Keith Knapp: Other methods including proposing it as a temporary consideration and showing, visually, etc., the positive impacts it has had in other locations. There is also “Road Diet Myth Busters” document at http://safety.fhwa.dot.gov/road_diets/ resources/ along with a brochure and desk reference.

Questions for Humberto:

  • In Florida, how many locations did a road diet to create a parking area in the "middle" along with a new median?

Humberto Castillero: The objective of the two-way left turn median is to provide temporary access for vehicles to clear the through lanes while waiting to make the left turn movement. In limiting circumstances, it also has been used temporarily for parking to accommodate delivery services to adjacent businesses that had access to the outside lane prior to the lane elimination.

  • Would a road have to wait in line for re-surfacing if it wants to get on that diet?

Humberto Castillero: Usually road diet projects are developed as part of a regular road project, especially if only restriping needs to be done. All FDOT road diets are part of either a milling & resurfacing projects or major reconstruction projects. From a coordination point of view, it's better to impact the public only once with the maintenance of traffic while addressing safety, operational and maintenance issues.

  • What are the types of collisions which are most reduced via a road-diet conversion?

Humberto Castillero: Depending on the number of lanes being reduced and the access management modifications, the frequency and severity of right-angle, side swipe and rear end crashes are reduced. Also, bicycle and pedestrian crashes are reduced due to installation of bike lanes and reduction of number of travel lanes crossed by pedestrians. If there is a two-way left turn lane, it could be used for pedestrian refuge as well.

  • Did you complete a 2010 Highway Capacity Manual (HCM) Urban Street Facilities LOS analysis as part of your evaluation?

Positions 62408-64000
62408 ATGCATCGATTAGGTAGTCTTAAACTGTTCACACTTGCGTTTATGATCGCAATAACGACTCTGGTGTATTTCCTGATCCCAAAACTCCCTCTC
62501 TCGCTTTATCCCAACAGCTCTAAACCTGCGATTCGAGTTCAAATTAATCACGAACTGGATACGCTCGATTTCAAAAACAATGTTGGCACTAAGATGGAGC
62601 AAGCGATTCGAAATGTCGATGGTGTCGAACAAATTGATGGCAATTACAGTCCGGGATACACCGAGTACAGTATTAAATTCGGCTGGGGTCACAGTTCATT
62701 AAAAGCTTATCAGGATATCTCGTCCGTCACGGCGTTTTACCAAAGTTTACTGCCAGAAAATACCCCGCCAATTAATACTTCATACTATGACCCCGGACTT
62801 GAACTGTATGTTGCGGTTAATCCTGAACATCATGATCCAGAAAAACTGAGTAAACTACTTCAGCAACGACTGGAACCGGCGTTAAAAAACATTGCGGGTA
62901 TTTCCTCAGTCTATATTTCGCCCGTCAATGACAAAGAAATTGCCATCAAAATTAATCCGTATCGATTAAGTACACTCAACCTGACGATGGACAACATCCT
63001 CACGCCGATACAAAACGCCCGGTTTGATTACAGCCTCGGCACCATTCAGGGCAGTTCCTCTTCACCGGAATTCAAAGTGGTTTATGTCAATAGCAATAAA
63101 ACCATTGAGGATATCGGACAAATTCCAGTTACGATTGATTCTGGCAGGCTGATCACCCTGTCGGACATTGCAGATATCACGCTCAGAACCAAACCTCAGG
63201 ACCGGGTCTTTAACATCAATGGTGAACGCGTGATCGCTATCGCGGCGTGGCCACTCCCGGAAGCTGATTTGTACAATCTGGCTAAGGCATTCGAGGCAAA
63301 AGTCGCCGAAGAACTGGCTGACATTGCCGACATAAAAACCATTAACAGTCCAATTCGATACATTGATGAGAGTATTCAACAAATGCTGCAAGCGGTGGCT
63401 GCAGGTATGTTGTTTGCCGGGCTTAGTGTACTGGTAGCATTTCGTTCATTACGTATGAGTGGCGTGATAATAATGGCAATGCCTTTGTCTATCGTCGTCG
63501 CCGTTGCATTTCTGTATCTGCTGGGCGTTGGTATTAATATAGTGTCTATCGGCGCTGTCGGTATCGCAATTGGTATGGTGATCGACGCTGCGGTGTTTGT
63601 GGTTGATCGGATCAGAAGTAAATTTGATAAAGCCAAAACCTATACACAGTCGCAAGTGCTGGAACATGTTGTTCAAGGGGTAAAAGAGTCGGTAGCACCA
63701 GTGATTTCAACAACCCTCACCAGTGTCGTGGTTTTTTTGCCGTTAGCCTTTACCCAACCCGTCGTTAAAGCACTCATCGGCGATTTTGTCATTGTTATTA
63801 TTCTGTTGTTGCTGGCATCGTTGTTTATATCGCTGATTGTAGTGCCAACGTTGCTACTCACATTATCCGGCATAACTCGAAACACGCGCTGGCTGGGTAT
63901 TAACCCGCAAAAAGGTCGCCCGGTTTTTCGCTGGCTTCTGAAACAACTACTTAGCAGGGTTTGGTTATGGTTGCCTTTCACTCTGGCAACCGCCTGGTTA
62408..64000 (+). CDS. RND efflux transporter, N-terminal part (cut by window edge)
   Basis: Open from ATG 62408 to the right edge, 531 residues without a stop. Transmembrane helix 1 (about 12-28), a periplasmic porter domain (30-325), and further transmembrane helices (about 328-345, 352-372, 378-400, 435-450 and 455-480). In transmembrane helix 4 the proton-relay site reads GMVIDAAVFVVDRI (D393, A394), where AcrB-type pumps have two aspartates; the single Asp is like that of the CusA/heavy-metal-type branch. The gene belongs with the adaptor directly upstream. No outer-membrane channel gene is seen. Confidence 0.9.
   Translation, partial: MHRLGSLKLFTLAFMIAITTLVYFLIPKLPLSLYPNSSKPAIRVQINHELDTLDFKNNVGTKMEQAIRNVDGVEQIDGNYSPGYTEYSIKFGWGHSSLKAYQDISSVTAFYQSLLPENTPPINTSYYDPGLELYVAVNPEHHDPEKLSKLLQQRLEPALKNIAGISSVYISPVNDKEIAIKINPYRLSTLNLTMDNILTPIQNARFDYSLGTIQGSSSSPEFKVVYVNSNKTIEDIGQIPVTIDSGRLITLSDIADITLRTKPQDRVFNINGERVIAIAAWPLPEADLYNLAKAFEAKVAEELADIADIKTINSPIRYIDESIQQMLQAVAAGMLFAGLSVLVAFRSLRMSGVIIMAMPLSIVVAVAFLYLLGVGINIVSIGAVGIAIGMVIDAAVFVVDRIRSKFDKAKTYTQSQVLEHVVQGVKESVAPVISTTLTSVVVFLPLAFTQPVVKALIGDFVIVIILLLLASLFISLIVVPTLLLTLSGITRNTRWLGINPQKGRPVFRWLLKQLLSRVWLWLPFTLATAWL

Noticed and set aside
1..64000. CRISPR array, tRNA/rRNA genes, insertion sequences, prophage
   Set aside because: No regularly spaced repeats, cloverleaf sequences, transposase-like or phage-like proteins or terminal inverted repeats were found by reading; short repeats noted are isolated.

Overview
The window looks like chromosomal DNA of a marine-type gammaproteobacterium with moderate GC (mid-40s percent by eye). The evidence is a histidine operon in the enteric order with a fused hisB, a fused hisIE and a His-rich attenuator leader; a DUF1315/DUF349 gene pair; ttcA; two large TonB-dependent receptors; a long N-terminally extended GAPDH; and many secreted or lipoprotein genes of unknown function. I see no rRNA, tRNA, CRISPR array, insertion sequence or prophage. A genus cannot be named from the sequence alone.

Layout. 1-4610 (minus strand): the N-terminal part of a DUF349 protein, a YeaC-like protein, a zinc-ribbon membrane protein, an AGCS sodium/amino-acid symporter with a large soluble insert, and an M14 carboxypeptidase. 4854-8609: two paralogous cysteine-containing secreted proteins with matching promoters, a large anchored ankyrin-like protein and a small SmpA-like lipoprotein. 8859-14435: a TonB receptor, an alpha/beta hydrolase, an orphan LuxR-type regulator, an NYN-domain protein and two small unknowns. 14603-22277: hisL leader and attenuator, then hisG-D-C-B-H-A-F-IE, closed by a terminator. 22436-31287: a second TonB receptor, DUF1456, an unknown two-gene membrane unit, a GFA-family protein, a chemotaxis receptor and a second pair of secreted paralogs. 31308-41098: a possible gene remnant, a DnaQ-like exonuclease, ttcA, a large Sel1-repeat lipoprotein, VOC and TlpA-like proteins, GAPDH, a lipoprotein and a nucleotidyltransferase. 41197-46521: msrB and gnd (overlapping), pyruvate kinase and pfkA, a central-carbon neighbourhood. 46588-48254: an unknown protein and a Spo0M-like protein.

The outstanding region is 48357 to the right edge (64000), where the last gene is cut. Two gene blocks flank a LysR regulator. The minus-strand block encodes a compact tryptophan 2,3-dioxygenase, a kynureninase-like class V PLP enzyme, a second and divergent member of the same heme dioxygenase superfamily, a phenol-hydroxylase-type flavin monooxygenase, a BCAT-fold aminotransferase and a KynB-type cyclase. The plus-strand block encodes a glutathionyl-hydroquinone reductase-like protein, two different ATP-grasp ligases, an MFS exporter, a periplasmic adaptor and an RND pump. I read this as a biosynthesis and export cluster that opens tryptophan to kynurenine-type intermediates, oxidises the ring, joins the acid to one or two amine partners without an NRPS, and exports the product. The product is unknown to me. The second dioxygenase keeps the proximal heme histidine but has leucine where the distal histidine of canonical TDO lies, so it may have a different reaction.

Humberto Castillero: The Concept Report is a very high level document determining the feasibility of the road diet along the corridor. Once the report has been approved, traffic, pedestrian and bicycle counts will be obtained to perform LOS analysis. The FDOT has developed Florida specific LOS based on the HCM methodology.

  • Does FDOT look at peak hour, peak direction volumes and not just daily (20,000) in the evaluation?

Humberto Castillero: The Concept Report is a very high level document determining the feasibility of the road diet along the corridor. The 20,000 AADT is just an indication that the road diet is potentially feasible. Once the report has been approved, a preliminary engineering report will be conducted which will include 24-hour, pear hour and turning movement counts along the corridor.

  • Did you not consider moving the sidwalk away from the outside travel lane via a buffer to improve pedestrian LOS? (Nebraska Ave slide)

Humberto Castillero: New sidewalk was constructed where missing. Existing sidewalk remained in place.

Questions for Anne and Diahn:

  • When observing the peak hour, what is being evaluated and what is the intended outcome? Also, is there an increase in crashes on the parallel or adjacent routes where traffic is diverted ?

Anne and Diahn: For many of our projects we only look at the ADT to help us determine if it an ideal road diet candidate. In some cases if the ADT is relatively high (>15,000) we have also looked at peak hour counts and turning movement counts. We have modeled traffic patterns to look at how the Level of Service may or may not be impacted. I'm happy to share a report that was done for one of our projects if anyone is interested.

To-date we have not evaluated crashes on parallel routes following road diets. From the data we have, we don't think there has been much if any traffic diverted. The road diets have accommodated the same volume of car traffic post-project. The one summary sheet that shows a drop in ADT we believe was not related to the road diet, but rather because the 'before' ADT data was artificially high due to a huge construction project on an adjacent parallel route.

  • Please define "trap lane"

Anne and Diahn: I refer to the 2012 AASHTO Bicycle Facilities Guide (page 4-25).

  • Are there known/published capacity reductions when parking is included?

Anne and Diahn: For our projects to-date we've only added parking lanes where parking was already happening. We currently have a road diet in-design which will add new center-median parking that doesn't currently exist. We shall see what happens with that one!


Thank you everyone. I will be sending out an email to all registered participants that will include the chat pod contents as well as other follow-up details. Thank you for your participation in today's webinar.

[End of Transcipt]

Page last modified on June 27, 2017
Safe Roads for a Safer Future - Investment in roadway safety saves lives
Federal Highway Administration | 1200 New Jersey Avenue, SE | Washington, DC 20590 | 202-366-4000